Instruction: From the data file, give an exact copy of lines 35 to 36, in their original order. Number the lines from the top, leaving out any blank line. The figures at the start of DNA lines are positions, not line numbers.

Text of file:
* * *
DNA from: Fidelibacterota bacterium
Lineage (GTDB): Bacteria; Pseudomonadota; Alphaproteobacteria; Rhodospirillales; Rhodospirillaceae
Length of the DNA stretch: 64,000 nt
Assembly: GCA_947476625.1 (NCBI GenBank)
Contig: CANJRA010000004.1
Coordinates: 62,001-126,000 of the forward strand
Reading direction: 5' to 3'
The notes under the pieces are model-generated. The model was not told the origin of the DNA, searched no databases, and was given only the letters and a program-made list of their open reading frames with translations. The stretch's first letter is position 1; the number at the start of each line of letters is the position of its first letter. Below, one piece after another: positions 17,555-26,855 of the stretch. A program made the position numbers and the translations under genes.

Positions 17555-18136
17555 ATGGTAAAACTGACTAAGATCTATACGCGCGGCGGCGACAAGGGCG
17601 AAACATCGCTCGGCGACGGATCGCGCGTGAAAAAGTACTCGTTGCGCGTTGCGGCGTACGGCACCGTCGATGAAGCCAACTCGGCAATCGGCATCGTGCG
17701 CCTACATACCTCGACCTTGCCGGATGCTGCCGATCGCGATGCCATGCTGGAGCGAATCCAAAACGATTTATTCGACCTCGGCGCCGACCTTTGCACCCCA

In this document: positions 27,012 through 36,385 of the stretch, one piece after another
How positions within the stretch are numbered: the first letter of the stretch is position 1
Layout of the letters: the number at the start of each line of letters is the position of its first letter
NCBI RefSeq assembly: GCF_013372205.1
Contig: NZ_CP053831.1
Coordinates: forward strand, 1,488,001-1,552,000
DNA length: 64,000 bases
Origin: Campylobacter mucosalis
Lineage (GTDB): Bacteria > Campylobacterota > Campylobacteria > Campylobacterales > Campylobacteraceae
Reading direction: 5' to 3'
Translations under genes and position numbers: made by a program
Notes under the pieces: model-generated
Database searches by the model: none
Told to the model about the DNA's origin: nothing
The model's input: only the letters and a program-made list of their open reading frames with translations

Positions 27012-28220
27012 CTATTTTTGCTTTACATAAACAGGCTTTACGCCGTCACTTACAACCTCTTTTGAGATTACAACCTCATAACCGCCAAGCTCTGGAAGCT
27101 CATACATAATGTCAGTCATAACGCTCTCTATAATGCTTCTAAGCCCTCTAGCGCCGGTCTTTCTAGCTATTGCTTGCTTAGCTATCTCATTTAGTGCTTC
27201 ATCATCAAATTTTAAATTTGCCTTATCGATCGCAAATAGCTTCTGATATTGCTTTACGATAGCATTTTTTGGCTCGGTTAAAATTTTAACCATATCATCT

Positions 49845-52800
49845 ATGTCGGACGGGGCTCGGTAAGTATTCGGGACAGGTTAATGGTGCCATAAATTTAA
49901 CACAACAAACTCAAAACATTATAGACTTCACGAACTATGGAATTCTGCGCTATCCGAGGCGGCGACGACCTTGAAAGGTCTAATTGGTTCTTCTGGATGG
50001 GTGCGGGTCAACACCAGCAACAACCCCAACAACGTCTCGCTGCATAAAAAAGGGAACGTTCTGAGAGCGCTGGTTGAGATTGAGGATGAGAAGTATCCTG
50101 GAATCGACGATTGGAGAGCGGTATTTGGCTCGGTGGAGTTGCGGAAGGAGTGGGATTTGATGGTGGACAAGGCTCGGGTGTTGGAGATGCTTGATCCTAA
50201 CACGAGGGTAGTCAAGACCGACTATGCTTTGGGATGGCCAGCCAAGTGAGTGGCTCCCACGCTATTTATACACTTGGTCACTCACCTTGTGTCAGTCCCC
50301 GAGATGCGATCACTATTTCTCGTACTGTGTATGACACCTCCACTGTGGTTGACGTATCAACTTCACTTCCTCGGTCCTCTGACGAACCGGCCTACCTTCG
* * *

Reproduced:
50001 GTGCGGGTCAACACCAGCAACAACCCCAACAACGTCTCGCTGCATAAAAAAGGGAACGTTCTGAGAGCGCTGGTTGAGATTGAGGATGAGAAGTATCCTG
50101 GAATCGACGATTGGAGAGCGGTATTTGGCTCGGTGGAGTTGCGGAAGGAGTGGGATTTGATGGTGGACAAGGCTCGGGTGTTGGAGATGCTTGATCCTAA